In a comment below I am (quite properly) chided for the lack of data in this opinion piece. Here are some routes where those who are curious can follow up on my assertions – points to an IMF study

Tackling Climate Change while growing the economy – “Over 50 percent of the country’s energy was generated from photovoltaic panels” for a short period recently

But the there is also this:

investments in renewable energy and energy efficiency would create more jobs than the same amount of investment in fossil fuels. source: – compares Norway to Canada and Alberta

See also

Written by Stephen Rees

June 27, 2014 at 10:04 am

11 Responses

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  1. Hi Stephen,
    I share your frustration at the lack of progress on getting ourselves off of oil, both from a “peak oil” and a “global warming” perspective. It really seems as though we are continuing to dig an ever-deeper hole for ourselves.
    That said, there are real reasons for why so little progress has been made. And it is NOT all due to political intransigence, or to the conspiracy of Big Oil. The reasons lie with physics, with economics, and with the inherent inertia in our society’s infrastructure (physical as well as political). I’ve been thinking and blogging about these problems for a couple of years and I really try to “go to the data”. You might be interested in the following posts:
    1. the german “success story”:
    2. changing over to renewables is a long, slow process:
    3. the scale of the problem, here in BC: and

    I guess my conclusion is not positive.

    By the way, we are past the 2C threshold. We are guaranteed 2C now – those choices were made 20 years ago. We are by now talking about trying to avoid 4C and things are not looking good.


    June 27, 2014 at 11:42 am

  2. You mean we are NOT subsidizing the oil sands? That without federal government subsidies (and, by the way, relaxation of environmental regulations, something I chose not to mention) the current processes would have produced economically/financial viable streams of fuel? That the oil and gas companies (and the people who invest in them) are not significant supporters of conservatives in general and the Conservative Party of Canada in particular. Sorry that my post is so devoid of figures – and indeed source references. I needed to get something off my chest, and what Stephen Harper said is indefensible. None of the links you gave seem to deal with key point – and the German stuff is two years old. The 2C point comes from a new source today and refers to statements made recently by POTUS: is he wrong too?

    Stephen Rees

    June 27, 2014 at 11:56 am

  3. No, I did NOT mean that we are not subsidizing the oil companies. Note the word “all” in : “…not ALL due to…”
    It’s a bit complicated (as all these things are), but I looked into it here:
    It’s very hard to find sources, as I’m sure you can imagine. I’d be overjoyed if one of your readers could point me to better or additional sources of info…

    There are of course other “subsidies” other than tax breaks, as you point out:
    – political donations to ensure favorable legislation (although if another party were in power the $ would flow to them, for the same reason)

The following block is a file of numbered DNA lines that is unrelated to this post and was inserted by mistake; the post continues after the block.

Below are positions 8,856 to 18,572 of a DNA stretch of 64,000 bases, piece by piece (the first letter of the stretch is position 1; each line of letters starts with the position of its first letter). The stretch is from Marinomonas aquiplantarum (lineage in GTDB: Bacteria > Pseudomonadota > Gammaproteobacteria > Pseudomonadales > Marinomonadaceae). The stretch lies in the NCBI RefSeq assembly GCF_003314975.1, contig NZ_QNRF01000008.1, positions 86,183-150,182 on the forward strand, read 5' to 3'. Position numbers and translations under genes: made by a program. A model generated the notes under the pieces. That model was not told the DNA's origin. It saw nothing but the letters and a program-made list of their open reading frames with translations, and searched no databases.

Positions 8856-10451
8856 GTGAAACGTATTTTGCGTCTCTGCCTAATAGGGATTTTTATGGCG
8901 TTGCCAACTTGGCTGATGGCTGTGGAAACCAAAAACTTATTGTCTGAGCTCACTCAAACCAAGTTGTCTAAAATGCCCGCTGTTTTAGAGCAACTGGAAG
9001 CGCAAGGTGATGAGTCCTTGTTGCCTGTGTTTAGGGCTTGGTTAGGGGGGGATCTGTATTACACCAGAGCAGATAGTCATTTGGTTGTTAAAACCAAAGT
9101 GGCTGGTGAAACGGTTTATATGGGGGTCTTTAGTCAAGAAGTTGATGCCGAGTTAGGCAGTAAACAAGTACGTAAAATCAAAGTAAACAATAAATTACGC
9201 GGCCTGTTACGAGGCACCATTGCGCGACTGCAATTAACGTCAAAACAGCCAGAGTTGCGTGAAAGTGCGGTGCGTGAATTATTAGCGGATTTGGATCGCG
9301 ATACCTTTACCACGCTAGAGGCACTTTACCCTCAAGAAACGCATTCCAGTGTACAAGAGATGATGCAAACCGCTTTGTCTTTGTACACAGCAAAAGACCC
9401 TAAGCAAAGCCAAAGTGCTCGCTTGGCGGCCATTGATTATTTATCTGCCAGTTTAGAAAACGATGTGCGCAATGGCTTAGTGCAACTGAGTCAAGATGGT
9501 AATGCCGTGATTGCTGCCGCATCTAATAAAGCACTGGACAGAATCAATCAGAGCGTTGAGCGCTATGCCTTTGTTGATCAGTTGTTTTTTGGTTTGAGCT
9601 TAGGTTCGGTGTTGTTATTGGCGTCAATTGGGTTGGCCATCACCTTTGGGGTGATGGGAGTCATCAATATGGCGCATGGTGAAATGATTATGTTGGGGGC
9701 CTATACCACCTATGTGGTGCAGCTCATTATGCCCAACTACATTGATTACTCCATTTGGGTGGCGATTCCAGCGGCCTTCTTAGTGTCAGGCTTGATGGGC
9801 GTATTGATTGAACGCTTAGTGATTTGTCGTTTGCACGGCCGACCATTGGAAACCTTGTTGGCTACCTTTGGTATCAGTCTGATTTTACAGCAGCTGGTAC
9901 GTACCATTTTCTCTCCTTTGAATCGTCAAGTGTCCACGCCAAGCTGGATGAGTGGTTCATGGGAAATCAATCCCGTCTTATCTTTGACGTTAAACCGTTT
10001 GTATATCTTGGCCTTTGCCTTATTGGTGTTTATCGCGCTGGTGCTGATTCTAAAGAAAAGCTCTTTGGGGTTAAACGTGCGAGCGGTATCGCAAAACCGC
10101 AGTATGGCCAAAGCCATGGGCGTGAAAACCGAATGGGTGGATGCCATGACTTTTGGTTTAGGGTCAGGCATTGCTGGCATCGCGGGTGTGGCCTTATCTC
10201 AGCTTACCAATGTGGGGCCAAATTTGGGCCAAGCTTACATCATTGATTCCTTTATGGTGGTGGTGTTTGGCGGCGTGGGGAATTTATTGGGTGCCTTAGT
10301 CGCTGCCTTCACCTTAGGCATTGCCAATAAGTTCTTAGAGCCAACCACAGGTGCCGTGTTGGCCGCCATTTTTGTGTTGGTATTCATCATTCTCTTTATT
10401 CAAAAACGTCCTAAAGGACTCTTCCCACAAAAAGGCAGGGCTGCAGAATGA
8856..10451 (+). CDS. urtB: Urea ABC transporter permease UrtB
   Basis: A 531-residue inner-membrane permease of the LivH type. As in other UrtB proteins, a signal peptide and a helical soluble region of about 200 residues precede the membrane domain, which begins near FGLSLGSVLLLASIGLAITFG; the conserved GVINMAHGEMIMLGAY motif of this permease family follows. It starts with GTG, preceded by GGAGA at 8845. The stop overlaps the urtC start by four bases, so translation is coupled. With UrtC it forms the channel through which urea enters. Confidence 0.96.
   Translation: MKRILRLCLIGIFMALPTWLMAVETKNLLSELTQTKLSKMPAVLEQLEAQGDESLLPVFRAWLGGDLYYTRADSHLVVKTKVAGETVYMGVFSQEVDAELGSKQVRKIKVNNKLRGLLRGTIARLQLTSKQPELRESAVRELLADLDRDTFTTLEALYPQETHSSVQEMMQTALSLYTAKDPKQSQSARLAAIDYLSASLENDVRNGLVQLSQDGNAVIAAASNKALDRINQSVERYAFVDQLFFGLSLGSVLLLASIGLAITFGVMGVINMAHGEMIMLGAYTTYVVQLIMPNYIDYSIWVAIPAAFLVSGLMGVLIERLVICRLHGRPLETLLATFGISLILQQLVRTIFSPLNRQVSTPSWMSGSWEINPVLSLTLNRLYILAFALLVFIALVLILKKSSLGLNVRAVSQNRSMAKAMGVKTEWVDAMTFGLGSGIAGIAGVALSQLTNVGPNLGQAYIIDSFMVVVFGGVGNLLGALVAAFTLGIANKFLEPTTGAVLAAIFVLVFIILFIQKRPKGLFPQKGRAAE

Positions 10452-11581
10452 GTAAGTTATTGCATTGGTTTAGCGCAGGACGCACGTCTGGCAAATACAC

– media ownership concentration that skews reporting and hence public support
    – unaccounted-for “externalities”: the fact that Big Oil doesn’t have to pay for cleanups etc.

    These are very hard to cost out and I have not attempted to.

    My “german analysis” that I reference above is 2 years old, but from what I have read, the situation has not changed much. The Germans have kept heading in the same direction – very high subsidies to a very inefficient energy source. This is starting to have economic effects.

    I don’t like Harper or his government either. They are only digging us further into the hole. Same with the provincial government and their focus on LNG. NOT HELPING! I suppose I would feel a lot better if we had some kind of strategy where the money generated by our mining activities could be put to use trying to get us off of oil…but instead, all I see is more pavement and more inflated rhetoric.

    That said, I am not sure of what strategies would be required. I do not have solutions. This is not an easy problem to solve, but what’s really disconcerting as that our governments are not even trying.

    That’s my only point.


    June 27, 2014 at 1:37 pm

  4. It’s the way I write. And these days I don’t do that so often as I used to. I was going to simply cut and paste David Suzuki’s post – but then I have done that recently, and I think I am making a somewhat different point. I do read a lot – but I don’t keep track of what I read and cannot always find what I read again to reference it. And putting in sources and links and data all get in the way of the writing. I often go back and add links, make corrections or do edits. Sometimes many weeks pass between the two processes.

    Transition is not easy or fast – but the governments of Canada and BC are no longer even pretending to try to transition. But other things that I have read suggest that maybe change is on the way – and inevitable. For instance this and this

    Stephen Rees

    June 27, 2014 at 2:46 pm

  5. I wonder what this decision means for the lower mainland where land claims are still outstanding. Perhaps an end to gravel pits, stone quarries, and real estate developments in the Fraser Valley and Howe Sound?


    June 28, 2014 at 8:12 am

  6. By “this decision” you mean that of the Supreme Court of Canada on Tsilhqot’in land title. Which is very much Off Topic and outside my sphere of knowledge.

    Stephen Rees

    June 28, 2014 at 8:55 am

  7. “Leadership on climate disruption would boost the global economy by up to $2.6 trillion per year by 2030, according to a major World Bank report published this week.” James Glave, Clean Energy Review

    Stephen Rees

    June 30, 2014 at 7:18 am

  8. And some more recent. objective, information on German power generation:

    The first half of 2014 was marked by mild temperatures and high electricity production from wind and solar energy. Solar power plants have increased their production compared to the first half of 2013 by 28%, while wind power grew about 19%. In June solar systems have produced twice as much electricity as wind turbines. In the first half of the year solar and wind power plants together produced more than 45 TWh or approximately 17% of the total electricity generation. The renewable energy sources solar, wind, hydro and biomass produced a total of about 81 TWh and accounted for approximately 31% of the electricity production.”

    Wednesday, July 2, 2014